Updated: Nov 22
By Catherine Revak
Hello Chambers County,
How is your mental health this week? Have you given thought to it?
This week, with the potential stress of Thanksgiving, I’d like to discuss anxiety, as it seems to be the number one mental health concern among many.
Many people experience various levels of anxiety throughout their lives. To experience anxiety is part of being human and existing in many different environments. Experiencing anxiety in some cases is a good thing as it might help you prepare for an exam, run faster in a race, escape harmful situations or cause you to review your work more thoroughly. In other cases, when someone’s experience of anxiety symptoms are chronic and interferes with daily functioning, we are speaking about anxiety disorders. There is a difference.
At this time, the causes of anxiety are not completely clear. However, there is a fair amount of research that shows experiencing traumatic events appear to trigger anxiety disorders, and heredity may be a contributing factor.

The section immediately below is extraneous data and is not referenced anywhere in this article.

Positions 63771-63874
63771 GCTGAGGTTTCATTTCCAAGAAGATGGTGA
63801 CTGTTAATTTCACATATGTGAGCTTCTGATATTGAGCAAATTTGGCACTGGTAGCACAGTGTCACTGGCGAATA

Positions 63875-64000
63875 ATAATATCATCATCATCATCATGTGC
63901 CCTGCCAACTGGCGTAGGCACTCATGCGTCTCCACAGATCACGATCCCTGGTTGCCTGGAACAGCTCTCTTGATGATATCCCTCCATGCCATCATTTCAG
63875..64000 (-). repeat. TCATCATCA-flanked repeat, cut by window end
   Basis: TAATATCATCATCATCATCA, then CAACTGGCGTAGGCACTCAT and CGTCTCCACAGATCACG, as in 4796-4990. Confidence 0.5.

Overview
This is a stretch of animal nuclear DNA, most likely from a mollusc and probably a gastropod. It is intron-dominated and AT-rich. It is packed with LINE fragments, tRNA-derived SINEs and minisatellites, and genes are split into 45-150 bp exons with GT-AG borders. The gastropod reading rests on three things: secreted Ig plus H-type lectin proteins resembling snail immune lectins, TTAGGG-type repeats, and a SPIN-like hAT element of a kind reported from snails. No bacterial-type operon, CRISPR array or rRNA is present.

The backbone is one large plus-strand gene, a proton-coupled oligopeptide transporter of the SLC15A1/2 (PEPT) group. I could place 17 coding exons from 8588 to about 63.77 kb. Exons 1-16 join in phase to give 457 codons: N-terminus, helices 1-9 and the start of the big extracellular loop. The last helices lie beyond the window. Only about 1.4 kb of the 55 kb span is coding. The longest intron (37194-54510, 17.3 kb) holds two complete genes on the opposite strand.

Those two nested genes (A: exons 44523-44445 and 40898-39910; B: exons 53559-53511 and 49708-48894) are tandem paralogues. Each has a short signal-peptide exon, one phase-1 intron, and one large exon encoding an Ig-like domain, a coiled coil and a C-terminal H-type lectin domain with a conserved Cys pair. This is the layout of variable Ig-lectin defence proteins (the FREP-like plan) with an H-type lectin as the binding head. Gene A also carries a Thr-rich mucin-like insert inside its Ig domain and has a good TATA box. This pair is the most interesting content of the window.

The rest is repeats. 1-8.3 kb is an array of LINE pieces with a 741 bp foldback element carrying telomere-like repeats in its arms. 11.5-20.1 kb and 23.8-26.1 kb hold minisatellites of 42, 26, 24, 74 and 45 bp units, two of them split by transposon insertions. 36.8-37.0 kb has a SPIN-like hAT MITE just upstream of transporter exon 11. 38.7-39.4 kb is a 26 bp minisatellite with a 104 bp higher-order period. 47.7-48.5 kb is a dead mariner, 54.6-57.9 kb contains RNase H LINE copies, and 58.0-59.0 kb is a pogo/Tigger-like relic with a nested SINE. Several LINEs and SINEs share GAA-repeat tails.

Here are some common anxiety signs and symptoms include:
· Feeling nervous, restless or tense
· Having a sense of impending danger, panic, or doom
· Having an increased heart rate
· Breathing rapidly (hyperventilation)
· Feeling weak or tired
· Trouble concentrating or thinking about anything other than the present worry
· Having trouble sleeping
· Experiencing gastrointestinal (GI) problems
· Having difficulty controlling worry
· Having the urge to avoid things that trigger anxiety
Here is when you may want to consult with your doctor if:
· You feel like you're worrying too much and it's interfering with your work, relationships, or other parts of your life
· Your fear, worry, or anxiety is upsetting to you and difficult to control
· You feel depressed, have trouble with alcohol or drug use, or have other mental health concerns along with anxiety
· You think your anxiety could be linked to a physical health problem
· You have suicidal thoughts or behaviors — if this is the case, seek emergency treatment immediately
Anxiety is treatable, with psychotherapy, with or without medications, a combination of both, and with specific anxiety reduction techniques which I will discuss next week. If any of this article resonates with you, please seek help - you deserve it.
Take good care,